Tsujinaga S; Iwano H; Chiba Y;Ishizaka S; Sarashina M; Murayama M; Nakabachi M; Nishino H; Yokoyama S;
Okada K; Kaga S; Anzai T;
Circulation reports [Circ Rep] 2020 Apr 07; Vol. 2 (5), pp. 271-279. Date of Electronic Publication: 2020 Apr 07.
Background: Ventilatory inefficiency during exercise assessed using the lowest minute ventilation/carbon dioxide production (V̇E/V̇CO 2 ) ratio was recently proven to be a strong prognostic marker of heart failure (HF) regardless of left ventricular ejection fraction (LVEF). Its physiological background, however, has not been elucidated.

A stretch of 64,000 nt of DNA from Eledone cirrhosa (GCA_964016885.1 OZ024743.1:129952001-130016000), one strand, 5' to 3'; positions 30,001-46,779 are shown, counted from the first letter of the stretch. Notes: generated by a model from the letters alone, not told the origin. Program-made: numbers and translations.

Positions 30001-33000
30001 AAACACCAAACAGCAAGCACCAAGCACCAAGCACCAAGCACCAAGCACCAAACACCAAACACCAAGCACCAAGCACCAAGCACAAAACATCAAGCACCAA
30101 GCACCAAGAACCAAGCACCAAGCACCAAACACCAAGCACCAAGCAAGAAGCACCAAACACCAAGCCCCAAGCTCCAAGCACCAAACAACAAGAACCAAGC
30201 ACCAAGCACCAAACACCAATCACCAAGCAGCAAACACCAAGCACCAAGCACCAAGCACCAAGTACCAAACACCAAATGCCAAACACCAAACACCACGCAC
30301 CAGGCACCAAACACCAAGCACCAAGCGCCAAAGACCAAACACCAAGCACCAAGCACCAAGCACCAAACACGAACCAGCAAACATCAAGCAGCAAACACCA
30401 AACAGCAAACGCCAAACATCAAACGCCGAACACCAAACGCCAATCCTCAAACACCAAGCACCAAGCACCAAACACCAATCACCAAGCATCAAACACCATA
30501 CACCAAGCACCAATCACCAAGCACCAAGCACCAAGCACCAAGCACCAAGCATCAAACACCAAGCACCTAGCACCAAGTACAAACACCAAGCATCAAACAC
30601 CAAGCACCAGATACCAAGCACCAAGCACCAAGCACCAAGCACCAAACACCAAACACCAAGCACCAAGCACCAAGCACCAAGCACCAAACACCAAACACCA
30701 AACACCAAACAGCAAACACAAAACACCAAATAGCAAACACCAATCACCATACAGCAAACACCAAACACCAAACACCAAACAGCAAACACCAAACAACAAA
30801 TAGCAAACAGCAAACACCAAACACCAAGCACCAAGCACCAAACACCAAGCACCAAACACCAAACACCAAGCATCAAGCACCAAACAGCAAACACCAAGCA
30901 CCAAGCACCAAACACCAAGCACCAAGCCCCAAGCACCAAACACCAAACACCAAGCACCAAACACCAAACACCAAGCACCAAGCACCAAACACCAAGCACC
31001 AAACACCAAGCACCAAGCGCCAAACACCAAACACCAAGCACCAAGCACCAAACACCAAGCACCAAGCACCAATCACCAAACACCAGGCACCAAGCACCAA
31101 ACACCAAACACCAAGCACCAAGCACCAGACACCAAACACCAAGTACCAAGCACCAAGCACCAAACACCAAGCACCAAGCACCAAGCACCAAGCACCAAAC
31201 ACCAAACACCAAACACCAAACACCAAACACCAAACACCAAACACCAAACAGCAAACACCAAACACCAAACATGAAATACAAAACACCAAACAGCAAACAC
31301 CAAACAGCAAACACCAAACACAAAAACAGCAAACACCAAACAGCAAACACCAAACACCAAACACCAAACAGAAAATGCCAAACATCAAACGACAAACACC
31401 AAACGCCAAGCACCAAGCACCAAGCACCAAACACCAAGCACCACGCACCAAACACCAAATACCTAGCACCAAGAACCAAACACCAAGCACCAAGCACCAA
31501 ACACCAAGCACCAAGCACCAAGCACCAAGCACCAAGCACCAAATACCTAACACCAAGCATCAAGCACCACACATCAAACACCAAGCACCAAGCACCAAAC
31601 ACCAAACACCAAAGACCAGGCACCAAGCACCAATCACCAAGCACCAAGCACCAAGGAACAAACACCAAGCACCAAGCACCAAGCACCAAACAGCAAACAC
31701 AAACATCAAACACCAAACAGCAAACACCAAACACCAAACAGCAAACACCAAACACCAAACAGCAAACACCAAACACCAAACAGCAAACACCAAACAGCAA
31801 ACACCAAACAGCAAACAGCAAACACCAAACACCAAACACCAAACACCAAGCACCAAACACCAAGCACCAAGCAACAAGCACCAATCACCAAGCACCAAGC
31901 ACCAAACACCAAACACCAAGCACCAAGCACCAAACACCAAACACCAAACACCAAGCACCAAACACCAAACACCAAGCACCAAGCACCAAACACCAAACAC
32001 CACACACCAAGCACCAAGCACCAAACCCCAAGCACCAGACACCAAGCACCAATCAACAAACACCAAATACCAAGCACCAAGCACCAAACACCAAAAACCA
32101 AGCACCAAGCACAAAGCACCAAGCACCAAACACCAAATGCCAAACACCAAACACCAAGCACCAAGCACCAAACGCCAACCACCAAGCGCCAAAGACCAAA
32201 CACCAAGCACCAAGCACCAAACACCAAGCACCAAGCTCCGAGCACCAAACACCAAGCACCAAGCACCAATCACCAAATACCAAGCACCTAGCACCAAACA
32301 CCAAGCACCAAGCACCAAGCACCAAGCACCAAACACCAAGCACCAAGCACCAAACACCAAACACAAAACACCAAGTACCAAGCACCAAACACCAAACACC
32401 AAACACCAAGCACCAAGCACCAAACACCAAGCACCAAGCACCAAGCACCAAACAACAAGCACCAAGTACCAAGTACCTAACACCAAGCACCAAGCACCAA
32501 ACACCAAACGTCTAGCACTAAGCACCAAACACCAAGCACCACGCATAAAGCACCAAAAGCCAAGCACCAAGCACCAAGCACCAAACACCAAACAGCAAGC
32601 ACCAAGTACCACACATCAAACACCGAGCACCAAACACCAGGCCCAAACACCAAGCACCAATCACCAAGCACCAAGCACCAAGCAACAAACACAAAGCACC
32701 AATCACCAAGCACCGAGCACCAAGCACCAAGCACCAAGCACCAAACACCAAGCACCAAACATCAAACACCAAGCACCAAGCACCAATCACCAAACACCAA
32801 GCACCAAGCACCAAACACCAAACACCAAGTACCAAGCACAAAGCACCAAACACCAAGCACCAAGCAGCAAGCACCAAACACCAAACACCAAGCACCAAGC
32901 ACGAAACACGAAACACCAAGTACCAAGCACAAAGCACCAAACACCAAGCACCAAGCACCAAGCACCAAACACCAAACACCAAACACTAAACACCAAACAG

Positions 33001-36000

Methods and Results: Fifty-seven HF patients underwent cardiopulmonary exercise testing and exercise-stress echocardiography. The lowest V̇E/V̇CO 2 ratio was assessed on respiratory gas analysis. Echocardiography was obtained at rest and at peak exercise. LVEF was measured using the method of disks. Cardiac output (CO) and the ratio of transmitral early filling velocity (E) to early diastolic tissue velocity (e’) were calculated using the Doppler method. HF patients were divided into preserved EF (HFpEF) and reduced EF (HFrEF) using the LVEF cut-off 40% at rest. Twenty-four patients were classified as HFpEF and 33 as HFrEF. In HFpEF, age (r=0.58), CO (r=-0.44), e’ (r=-0.48) and E/e’ (r=0.45) during exercise correlated with the lowest V̇E/V̇CO 2 ratio (P<0.05 for all). In contrast, in HFrEF, age (r=0.47) and CO (r=-0.54) during exercise, but not e’ and E/e’, correlated with the lowest V̇E/V̇CO 2 ratio. Conclusions: Loss of CO augmentation was associated with ventilatory inefficiency in HF regardless of LVEF, although lung congestion determined ventilatory efficiency only in HFpEF.